Response to "Holiness for a Laugh?"

 Jamison Shimmel and Taylor Kelly performing at Laugh Track, photo by Abby Whisler

Jamison Shimmel and Taylor Kelly performing at Laugh Track, photo by Abby Whisler

Three years ago, Professor Deborah Kirby and I began what is now called Laugh Track, Covenant’s first official improv team. It was an exciting time to have so many talented people here at Covenant working together to make people laugh. From that moment on, improv and Laugh Track have been both my passion and my outlet for creative expression.

This year, running the team alone brought a new challenge and adventure to what I love. Before the year began, I sat down for hours and days determining how I wanted to run the team and what the focus would be.

I would like to preface my response to Jackie Robel’s article—critiquing the humor used by Laugh Track–with a thank-you. Jackie, thank you for challenging our level of humor and asking the entire Covenant community to carefully consider the response to comedic grey areas. It is refreshing to have a thoughtful, loving challenge of something many of us love dearly. Having read Robel’s article multiple times, met with Ms. Robel herself, and carefully considered Robel’s arguments, there are several issues I feel need to be addressed.

As captain and cofounder of Laugh Track, I hold the team to high standards. At the first practice of the year, the entire team sat down and decided together what our standards would be. In Ms. Robel’s article, she claims that there were numerous sexual innuendoes as well as jokes that belittled disabilities in our last show. I would like to respond to that accusation simply by explaining our standards of humor, and also explaining a little bit about improvised humor. First, as an improv team our ultimate goal is to glorify God and edify our fellow students with creativity and humor. In order to do that best, there are some areas where our humor does not go. Laugh Track has established guidelines that we follow in every rehearsal and every show. Our basic standards are: we do not engage in humor that is sacrilegious, sexually perverse, or mocking of disabilities.

With that being said, improv comedy is, well, improvised. Everything we do--every joke we make or character we create--is done on the spot. Because of this, there is no way for us to censor and evaluate our shows before we put them on stage. All we can do is have our standards, hold to them at all times, and pray that our humor comes from a sanctified heart. Because we are sinful, we will make mistakes. We will make jokes that push the boundaries. Also, we will never all come to an agreement on what is appropriate and what isn’t. Ultimately, we think these mistakes and disagreements can strengthen our community as we engage in discussions about what is and isn’t appropriate. Also, it can broaden our minds as individuals as we seek to understand different kinds of humor.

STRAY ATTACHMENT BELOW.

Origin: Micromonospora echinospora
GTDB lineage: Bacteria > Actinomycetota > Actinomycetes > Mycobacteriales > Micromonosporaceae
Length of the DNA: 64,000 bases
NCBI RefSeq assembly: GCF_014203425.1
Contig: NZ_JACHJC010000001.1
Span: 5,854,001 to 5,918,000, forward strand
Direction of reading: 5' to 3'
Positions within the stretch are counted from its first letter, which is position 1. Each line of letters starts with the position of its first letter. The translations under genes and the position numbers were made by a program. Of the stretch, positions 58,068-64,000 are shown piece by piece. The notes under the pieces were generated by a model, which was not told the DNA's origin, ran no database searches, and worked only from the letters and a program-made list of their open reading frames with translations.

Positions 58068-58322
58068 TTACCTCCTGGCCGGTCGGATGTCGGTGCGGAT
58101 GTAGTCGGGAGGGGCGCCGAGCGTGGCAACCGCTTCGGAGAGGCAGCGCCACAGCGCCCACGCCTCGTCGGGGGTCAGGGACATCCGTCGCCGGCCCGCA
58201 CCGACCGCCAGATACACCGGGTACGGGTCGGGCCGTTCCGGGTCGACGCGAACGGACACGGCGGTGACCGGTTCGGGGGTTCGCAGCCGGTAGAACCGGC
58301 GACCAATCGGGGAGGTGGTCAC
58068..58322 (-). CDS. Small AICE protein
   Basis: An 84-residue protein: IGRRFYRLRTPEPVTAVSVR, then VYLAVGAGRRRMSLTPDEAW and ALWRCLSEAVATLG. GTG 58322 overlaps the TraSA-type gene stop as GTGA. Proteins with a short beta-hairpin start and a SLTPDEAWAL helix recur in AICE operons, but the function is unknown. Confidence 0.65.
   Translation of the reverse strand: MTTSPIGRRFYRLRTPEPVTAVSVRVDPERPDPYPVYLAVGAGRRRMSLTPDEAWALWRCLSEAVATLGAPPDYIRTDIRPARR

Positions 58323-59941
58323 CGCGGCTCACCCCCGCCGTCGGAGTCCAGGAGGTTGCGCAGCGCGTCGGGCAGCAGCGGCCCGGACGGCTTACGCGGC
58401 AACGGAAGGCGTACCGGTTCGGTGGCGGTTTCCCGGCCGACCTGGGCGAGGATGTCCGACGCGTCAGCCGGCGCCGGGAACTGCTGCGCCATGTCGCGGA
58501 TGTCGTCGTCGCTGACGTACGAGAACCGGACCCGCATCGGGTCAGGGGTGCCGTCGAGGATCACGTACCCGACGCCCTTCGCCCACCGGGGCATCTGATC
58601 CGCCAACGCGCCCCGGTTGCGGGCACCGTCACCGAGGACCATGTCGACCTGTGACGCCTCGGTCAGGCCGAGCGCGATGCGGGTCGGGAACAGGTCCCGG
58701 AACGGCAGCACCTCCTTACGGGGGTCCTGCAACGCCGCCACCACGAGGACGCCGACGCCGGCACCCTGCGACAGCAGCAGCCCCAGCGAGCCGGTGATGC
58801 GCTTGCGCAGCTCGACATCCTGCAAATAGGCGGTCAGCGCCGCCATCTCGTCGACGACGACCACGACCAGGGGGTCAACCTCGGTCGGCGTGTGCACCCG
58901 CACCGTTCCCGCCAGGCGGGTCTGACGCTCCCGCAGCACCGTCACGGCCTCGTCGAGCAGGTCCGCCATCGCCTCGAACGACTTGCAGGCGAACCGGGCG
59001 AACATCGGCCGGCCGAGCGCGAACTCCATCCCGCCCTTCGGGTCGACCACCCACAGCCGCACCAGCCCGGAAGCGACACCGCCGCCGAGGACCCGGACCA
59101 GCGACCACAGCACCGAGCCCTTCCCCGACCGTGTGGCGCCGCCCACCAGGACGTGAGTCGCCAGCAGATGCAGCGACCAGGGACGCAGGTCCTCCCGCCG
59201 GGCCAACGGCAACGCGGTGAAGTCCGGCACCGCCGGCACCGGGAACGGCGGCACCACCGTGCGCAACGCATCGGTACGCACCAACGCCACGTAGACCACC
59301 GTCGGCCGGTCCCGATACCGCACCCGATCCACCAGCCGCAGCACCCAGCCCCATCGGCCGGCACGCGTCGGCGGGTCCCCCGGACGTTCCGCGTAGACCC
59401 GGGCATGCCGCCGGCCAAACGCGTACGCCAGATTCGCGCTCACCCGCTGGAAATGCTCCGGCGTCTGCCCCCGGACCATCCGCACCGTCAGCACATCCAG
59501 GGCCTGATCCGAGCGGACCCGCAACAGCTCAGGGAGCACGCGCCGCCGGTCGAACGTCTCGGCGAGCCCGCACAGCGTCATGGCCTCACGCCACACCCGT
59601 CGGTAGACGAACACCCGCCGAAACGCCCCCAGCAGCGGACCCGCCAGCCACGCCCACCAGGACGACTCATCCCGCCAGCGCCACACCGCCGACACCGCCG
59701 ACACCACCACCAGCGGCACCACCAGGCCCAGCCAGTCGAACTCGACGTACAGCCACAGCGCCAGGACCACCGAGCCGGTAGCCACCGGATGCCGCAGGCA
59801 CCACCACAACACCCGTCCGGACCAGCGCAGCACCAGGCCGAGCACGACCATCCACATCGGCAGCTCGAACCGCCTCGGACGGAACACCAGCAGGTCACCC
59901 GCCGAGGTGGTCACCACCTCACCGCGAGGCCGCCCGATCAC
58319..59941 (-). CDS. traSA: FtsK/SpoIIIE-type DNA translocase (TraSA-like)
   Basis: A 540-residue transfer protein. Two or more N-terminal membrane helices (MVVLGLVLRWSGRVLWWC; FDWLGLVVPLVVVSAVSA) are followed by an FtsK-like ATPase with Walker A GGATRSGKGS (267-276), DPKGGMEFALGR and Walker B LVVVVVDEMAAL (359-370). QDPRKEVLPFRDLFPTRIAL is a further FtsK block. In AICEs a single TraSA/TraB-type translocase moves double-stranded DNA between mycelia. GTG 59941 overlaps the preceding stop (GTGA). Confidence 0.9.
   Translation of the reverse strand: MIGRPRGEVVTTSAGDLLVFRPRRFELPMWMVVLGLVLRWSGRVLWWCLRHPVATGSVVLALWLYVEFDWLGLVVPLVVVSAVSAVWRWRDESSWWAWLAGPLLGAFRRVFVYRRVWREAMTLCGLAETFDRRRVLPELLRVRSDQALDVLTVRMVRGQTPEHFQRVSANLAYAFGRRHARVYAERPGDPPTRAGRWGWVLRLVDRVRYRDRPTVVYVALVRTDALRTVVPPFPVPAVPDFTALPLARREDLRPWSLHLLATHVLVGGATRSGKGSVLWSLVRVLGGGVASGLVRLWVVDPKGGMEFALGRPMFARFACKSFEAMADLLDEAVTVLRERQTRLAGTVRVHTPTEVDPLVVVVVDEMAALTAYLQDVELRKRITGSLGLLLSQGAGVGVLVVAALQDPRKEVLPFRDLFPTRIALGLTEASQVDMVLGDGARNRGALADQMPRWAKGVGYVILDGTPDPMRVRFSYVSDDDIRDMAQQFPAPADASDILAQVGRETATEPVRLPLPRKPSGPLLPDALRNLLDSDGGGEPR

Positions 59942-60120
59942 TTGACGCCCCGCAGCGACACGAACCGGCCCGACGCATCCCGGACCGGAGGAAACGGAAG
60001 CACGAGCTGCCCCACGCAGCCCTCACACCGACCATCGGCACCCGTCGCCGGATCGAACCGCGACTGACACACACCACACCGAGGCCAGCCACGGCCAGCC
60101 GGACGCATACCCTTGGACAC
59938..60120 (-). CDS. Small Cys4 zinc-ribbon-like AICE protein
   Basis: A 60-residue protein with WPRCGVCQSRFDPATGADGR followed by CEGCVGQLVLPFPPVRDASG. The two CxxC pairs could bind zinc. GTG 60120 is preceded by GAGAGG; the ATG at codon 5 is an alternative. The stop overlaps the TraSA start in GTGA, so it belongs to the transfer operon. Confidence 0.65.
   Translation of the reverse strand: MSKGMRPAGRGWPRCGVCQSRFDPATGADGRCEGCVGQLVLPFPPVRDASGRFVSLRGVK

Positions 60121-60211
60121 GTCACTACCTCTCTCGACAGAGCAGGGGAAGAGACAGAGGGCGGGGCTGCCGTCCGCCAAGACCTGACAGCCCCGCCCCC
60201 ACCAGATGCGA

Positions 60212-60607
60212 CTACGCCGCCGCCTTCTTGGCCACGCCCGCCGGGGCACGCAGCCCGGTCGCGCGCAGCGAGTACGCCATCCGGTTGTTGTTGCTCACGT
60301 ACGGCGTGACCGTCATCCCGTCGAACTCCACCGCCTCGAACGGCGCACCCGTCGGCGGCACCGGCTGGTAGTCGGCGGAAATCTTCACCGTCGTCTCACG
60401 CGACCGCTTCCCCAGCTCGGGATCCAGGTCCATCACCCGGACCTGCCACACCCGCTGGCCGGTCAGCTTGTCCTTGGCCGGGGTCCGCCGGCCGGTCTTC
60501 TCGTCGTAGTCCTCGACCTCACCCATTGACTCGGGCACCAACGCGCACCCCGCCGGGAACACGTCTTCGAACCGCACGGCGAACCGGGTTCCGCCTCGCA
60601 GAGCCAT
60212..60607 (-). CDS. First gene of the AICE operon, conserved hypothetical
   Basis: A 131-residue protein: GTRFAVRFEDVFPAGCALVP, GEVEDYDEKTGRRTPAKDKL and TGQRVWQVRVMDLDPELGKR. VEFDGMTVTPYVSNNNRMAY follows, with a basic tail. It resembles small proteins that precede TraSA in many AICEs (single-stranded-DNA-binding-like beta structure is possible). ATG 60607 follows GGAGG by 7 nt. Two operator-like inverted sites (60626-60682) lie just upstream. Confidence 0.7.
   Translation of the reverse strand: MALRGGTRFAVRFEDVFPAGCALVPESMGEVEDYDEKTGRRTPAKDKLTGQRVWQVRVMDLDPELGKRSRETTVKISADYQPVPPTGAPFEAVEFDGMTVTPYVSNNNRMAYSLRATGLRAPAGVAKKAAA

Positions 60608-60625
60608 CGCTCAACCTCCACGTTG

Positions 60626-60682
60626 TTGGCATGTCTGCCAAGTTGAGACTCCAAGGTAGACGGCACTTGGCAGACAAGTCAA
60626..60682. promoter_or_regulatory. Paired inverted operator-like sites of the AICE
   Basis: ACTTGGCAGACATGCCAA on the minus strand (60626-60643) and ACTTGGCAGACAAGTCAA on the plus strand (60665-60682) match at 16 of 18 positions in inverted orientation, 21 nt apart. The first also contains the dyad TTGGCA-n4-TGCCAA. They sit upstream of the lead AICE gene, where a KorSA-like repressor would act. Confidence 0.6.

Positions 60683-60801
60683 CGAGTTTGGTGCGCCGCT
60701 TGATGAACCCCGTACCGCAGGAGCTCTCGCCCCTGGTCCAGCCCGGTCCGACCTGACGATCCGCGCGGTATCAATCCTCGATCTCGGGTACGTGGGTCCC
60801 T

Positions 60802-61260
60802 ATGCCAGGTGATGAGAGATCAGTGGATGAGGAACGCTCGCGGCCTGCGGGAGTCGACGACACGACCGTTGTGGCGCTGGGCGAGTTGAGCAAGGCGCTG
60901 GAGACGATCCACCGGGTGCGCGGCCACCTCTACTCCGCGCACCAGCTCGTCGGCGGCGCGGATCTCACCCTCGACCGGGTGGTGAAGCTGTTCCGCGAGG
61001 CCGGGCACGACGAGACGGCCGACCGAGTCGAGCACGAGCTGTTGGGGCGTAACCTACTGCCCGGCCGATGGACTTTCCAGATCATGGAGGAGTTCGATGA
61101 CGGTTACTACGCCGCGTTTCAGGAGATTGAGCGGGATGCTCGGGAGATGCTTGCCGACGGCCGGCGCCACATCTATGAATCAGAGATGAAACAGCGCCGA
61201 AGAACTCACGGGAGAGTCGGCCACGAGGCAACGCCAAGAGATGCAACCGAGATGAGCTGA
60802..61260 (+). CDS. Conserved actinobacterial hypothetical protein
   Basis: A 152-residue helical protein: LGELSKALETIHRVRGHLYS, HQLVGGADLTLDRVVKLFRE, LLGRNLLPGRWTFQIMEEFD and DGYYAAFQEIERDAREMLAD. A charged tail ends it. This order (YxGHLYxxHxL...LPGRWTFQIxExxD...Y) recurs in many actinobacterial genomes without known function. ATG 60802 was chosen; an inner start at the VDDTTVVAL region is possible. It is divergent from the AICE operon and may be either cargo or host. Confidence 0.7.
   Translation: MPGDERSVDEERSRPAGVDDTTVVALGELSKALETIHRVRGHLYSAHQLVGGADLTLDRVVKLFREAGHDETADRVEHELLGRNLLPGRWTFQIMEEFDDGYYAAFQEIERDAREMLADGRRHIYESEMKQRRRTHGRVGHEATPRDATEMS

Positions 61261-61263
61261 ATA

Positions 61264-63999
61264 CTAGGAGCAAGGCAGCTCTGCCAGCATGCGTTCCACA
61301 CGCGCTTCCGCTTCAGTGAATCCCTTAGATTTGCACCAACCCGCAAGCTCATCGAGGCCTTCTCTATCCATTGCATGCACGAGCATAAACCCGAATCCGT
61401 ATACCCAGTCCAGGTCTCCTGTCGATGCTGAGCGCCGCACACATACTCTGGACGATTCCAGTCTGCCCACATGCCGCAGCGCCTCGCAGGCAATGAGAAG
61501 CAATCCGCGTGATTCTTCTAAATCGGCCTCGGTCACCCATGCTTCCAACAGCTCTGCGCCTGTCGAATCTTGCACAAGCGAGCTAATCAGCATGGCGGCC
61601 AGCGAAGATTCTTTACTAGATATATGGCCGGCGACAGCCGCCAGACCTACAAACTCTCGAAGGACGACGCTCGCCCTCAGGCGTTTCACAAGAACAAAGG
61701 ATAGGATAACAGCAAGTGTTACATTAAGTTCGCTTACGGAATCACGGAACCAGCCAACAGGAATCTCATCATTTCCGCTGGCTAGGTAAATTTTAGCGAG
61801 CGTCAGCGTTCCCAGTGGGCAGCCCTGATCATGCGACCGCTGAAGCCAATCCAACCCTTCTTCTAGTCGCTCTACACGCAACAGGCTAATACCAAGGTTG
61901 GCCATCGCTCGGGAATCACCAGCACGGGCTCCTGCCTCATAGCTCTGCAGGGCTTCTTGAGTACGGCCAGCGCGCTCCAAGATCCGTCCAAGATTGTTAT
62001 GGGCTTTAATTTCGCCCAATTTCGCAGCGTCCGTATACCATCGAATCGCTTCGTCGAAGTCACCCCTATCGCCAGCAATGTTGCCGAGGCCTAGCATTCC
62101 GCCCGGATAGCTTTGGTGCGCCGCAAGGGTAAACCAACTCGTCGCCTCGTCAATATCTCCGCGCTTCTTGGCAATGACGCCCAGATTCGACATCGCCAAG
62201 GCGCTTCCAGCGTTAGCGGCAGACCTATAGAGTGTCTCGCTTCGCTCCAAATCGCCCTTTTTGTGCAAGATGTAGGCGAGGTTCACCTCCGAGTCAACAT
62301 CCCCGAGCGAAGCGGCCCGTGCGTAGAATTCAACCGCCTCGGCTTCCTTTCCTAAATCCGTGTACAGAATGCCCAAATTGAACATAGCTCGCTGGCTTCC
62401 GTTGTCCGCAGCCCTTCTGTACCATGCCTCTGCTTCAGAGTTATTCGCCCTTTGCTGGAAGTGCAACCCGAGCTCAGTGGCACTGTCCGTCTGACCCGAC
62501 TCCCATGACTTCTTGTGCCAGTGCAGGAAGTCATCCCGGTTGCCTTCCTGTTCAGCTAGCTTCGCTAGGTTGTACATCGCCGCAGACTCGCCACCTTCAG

At the end of her article Ms. Robel raised the question “What would it mean for an audience to not encourage or laugh at brokenness, but, with love and sincerity, to withhold applause and instead spur each other on to holiness that is still full of laughter and delight?”

While I understand Ms. Robel’s point, it is clear that we disagree about the relationship between humor and brokenness. Having performed on the stage for over twelve years and trained specifically in improv for three years, I’ve been forced to wrestle with the brokenness that theatre and improv is laden with. Any theatre student at Covenant can tell you we are constantly asked to reassess our views on participating in theatre that deals with brokenness. If Christians never portray the brokenness found in the world, then there is really no room for Christians in the entertainment industry. More specifically in improv, I will argue that there is an enormous difference between recognizing humor in situations that are a part of the brokenness of life, and condoning brokenness. If Ms. Robel genuinely believes we should not laugh at brokenness then you cannot laugh at anything in life. To be able to find the humor in life, in ridiculous relationships—from Tinder to friend-zoning—is something we must do if we want to survive! Laughter is one of the healthiest forms of coping. In no way is Laugh Track glorifying brokenness, however the world is broken and there is humor all around us. We will continue to find that humor!

While Robel and I disagree on several aspects of comedy and Improv, we both agree on this: the conversation we had addressing her concerns was the first in three years, since the formation of the team. Any member of Laugh Track welcomes questions, comments, and concerns as well as always being open for discussion. If you are someone who takes offense with our humor or the standards we have in place I ask that you please talk to me. The only way the team can better meet the needs of the community is if we hear from that community. If we are to obey Matthew 18:15, which calls us to address our brothers, then the concerns with our humor should have been voiced much earlier. I speak for the team when I say we love making you all laugh, and we love that you have supported us for so long. I challenge you to take the remaining time before Laugh Track’s final show to discover the freedom we have in Christ--particularly in improv.


This is in response to Jackie Robel's article, "Holiness for a Laugh," which you can read here.